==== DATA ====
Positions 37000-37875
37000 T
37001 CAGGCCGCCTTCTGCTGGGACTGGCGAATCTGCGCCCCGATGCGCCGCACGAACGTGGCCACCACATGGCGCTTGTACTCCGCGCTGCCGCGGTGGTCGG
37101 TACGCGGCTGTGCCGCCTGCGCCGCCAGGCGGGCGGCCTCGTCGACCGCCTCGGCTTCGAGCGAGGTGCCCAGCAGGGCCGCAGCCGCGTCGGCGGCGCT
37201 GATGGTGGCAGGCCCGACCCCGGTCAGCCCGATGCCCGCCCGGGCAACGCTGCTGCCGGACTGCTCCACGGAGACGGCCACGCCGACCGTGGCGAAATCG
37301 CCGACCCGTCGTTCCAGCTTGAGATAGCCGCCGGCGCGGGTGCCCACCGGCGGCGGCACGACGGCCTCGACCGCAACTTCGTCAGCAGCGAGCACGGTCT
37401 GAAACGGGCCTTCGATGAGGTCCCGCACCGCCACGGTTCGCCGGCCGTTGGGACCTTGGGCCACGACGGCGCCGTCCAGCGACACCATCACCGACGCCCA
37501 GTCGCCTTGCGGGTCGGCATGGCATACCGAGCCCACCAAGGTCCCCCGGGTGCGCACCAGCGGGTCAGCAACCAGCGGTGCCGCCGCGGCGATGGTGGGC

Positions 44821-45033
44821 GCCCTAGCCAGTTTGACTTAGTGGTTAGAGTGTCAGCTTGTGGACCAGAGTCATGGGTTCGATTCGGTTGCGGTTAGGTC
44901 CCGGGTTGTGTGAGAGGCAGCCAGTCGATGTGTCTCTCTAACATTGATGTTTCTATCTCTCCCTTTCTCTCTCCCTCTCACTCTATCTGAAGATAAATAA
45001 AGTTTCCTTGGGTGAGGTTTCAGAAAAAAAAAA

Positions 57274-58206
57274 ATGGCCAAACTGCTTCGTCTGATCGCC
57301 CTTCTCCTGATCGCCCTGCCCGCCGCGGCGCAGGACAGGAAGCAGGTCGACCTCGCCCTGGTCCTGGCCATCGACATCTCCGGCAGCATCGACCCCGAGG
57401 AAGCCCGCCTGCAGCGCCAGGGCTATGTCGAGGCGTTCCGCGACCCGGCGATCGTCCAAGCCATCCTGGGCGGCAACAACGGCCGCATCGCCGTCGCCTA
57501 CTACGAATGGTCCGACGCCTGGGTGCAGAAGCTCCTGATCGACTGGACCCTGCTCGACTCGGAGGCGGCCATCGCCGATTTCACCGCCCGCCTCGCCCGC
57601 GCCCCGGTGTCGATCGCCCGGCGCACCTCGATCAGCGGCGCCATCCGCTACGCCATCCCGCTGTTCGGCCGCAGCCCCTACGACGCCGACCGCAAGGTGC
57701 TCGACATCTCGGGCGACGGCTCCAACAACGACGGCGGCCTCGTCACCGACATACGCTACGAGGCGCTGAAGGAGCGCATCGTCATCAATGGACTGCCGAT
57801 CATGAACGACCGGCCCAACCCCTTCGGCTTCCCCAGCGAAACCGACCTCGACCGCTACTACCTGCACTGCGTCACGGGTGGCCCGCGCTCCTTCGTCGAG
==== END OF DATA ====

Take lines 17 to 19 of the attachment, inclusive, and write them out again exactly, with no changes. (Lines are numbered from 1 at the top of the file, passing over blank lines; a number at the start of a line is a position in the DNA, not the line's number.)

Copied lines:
57501 CTACGAATGGTCCGACGCCTGGGTGCAGAAGCTCCTGATCGACTGGACCCTGCTCGACTCGGAGGCGGCCATCGCCGATTTCACCGCCCGCCTCGCCCGC
57601 GCCCCGGTGTCGATCGCCCGGCGCACCTCGATCAGCGGCGCCATCCGCTACGCCATCCCGCTGTTCGGCCGCAGCCCCTACGACGCCGACCGCAAGGTGC
57701 TCGACATCTCGGGCGACGGCTCCAACAACGACGGCGGCCTCGTCACCGACATACGCTACGAGGCGCTGAAGGAGCGCATCGTCATCAATGGACTGCCGAT